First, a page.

Watch These Women

In the 2004 elections, there are three progressive women running for national office, each with ties to the Jewish community. All three have a strong shot at winning their races. Each is supported by Emily’s List, a political network that helps elect prochoice Democratic women:

Inez Tennenbaum, superintendent of public instruction in South Carolina, an elected office, is running for a U.S. Senate seat vacated by a Democrat, As a progressive, she supports reproductive rights, increased federal expenditures for education, creating incentives for corporations to keep jobs in the United States and improved health care for more citizens. Tennenbaum boasts a slew of familial and philanthropic ties to the Jewish community. A Methodist who is a strong supporter of Israel, she is married to a Jewish man; they are leading charitable supporters of the Jewish community in Columbia, South Carolina. With the state experiencing job losses, frustration, and a drop in Bush popularity, many political pundits believe that this strong, independent, tough-minded woman can win this race.

Allyson Schwartz, who for 14 years has served in the Pennsylvania State Senate, is running for Congress in the 13th district of Pennsylvania, one of a handful of highly competitive and open races. She has been fighting for increased funding for pre-schools, fill-day kindergarten, and reduced class size. She strongly favors reproductive choice for women. She forced insurance companies to cover necessary women’s health services and provide mammograms to women over the age of 40, and worked to ensure quality standards of mammogram facilities. Schwartz has a deep commitment to Israel, has promoted Holocaust education and Holocaust survivor assistance through state legislation and grants and sits on the board of the National Jewish Democratic Council,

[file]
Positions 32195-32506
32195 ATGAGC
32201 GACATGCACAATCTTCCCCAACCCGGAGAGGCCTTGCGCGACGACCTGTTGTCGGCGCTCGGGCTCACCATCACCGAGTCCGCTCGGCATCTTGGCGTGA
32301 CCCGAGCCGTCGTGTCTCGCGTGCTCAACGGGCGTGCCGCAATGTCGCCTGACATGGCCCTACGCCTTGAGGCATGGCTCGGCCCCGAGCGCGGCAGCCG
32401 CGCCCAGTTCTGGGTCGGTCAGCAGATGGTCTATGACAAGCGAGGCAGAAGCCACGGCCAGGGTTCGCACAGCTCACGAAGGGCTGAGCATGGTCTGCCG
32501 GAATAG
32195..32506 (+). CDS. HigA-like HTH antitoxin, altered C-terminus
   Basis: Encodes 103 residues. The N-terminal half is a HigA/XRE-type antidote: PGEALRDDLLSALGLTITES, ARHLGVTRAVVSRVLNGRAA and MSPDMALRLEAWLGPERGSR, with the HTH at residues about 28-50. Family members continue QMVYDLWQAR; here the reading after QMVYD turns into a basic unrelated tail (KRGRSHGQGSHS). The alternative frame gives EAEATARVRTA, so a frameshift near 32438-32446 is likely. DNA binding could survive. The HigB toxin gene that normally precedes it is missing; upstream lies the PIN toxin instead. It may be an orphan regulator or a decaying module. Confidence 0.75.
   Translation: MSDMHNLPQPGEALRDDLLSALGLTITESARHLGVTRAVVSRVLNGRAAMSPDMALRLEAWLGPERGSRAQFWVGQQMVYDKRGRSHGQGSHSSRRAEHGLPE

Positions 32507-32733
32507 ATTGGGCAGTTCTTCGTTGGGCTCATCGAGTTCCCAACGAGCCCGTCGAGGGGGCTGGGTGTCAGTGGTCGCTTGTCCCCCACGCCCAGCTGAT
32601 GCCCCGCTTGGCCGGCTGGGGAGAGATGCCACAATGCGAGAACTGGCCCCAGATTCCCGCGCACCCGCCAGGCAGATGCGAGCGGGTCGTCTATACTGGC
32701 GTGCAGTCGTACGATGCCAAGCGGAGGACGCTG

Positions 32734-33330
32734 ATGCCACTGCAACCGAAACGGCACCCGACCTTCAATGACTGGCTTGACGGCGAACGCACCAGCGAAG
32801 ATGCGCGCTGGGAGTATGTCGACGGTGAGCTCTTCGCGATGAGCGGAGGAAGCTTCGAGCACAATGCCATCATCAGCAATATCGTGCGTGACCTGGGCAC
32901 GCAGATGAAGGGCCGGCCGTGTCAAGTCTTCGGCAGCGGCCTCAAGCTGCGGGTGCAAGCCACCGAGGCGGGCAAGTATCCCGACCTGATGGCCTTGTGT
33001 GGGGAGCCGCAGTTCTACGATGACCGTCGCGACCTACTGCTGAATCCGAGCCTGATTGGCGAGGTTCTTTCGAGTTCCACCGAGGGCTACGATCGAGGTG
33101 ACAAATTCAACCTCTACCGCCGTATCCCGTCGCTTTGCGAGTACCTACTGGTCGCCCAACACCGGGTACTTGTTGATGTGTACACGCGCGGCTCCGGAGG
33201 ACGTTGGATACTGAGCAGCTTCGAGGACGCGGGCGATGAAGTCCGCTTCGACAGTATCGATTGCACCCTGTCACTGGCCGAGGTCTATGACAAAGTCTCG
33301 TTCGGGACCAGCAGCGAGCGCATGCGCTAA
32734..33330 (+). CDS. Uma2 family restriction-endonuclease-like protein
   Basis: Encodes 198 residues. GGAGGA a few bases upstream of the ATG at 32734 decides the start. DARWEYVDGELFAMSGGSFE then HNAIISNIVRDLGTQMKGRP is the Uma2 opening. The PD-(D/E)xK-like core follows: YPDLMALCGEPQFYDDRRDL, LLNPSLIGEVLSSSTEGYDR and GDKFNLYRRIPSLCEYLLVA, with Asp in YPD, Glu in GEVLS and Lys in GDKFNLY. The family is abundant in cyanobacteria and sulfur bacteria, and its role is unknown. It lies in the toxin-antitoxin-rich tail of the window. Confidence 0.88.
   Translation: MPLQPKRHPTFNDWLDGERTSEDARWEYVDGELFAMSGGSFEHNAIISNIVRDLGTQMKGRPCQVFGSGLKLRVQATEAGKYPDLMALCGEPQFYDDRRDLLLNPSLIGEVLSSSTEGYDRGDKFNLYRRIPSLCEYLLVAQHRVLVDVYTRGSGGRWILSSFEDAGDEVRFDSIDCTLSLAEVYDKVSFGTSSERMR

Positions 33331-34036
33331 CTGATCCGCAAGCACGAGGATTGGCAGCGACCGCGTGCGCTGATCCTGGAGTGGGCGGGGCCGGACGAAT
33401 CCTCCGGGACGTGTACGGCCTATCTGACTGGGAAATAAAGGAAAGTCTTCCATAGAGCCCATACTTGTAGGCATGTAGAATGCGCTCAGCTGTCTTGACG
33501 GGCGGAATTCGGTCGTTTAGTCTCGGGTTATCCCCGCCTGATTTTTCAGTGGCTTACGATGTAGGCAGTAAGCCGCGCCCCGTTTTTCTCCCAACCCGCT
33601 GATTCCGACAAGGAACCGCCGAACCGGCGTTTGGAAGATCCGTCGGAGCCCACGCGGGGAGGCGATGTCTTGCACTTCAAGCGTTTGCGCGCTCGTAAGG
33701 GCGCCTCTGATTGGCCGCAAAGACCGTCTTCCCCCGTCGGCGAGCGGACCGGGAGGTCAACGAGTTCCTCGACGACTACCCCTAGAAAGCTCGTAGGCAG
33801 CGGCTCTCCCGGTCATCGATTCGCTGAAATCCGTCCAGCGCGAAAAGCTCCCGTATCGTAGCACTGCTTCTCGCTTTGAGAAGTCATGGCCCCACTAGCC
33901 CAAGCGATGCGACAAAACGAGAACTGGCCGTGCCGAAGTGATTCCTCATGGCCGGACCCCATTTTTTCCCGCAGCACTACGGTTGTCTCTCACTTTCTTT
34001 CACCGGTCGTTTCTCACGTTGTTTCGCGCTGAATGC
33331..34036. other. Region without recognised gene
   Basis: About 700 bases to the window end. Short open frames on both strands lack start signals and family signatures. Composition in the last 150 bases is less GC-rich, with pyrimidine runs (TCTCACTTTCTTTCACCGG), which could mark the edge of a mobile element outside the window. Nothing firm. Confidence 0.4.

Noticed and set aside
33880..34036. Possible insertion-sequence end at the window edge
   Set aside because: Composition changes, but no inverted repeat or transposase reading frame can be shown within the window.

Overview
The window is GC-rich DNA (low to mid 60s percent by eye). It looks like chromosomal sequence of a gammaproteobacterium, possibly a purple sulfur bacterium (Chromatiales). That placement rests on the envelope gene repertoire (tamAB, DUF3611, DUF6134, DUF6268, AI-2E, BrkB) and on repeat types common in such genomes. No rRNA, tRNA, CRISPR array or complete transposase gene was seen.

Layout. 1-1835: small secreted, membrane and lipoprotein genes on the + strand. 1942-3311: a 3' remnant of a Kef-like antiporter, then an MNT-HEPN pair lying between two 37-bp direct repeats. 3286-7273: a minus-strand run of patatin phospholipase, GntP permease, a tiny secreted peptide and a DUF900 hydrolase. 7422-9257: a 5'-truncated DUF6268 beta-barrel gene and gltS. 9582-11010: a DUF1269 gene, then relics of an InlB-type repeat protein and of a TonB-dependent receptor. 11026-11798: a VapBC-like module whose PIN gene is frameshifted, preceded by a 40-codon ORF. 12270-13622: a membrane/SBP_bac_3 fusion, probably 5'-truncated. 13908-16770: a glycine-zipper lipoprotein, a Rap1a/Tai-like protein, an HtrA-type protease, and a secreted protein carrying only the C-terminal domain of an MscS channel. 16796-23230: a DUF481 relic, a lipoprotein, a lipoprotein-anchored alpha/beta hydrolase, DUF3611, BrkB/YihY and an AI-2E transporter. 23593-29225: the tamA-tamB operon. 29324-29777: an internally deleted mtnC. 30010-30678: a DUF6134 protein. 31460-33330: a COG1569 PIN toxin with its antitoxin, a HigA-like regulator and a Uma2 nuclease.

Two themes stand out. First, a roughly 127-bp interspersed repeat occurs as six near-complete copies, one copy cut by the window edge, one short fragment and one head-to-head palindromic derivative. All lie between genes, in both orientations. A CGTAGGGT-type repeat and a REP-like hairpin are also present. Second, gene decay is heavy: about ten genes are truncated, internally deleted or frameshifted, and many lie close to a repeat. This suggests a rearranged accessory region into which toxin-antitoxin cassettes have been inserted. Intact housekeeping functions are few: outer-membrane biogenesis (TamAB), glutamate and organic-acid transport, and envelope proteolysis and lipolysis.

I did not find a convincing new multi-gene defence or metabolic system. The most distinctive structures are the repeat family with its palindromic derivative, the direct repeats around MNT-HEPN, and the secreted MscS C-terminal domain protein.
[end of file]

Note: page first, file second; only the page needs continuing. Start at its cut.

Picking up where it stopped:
Lois Murphy is running for Congress in the 6th district in Pennsylvania. She has served as associate legal counsel for NARAL Pro-choice America and as President and board member of NARAL Pro-Choice Pennsylvania for over 10 years. A graduate of Harvard College and Harvard Law School, Murphy has worked for the Justice Department, in a private law firm, and ran a county campaign for Pennsylvania governor Ed Rendell. She is married to Ben Eisner, a Jewish labor lawyer. Though she is running against a one-term incumbent, polls suggest that the vast majority of voters in the district do not know who their congressperson is, a fact that gives Murphy a good shot at winning.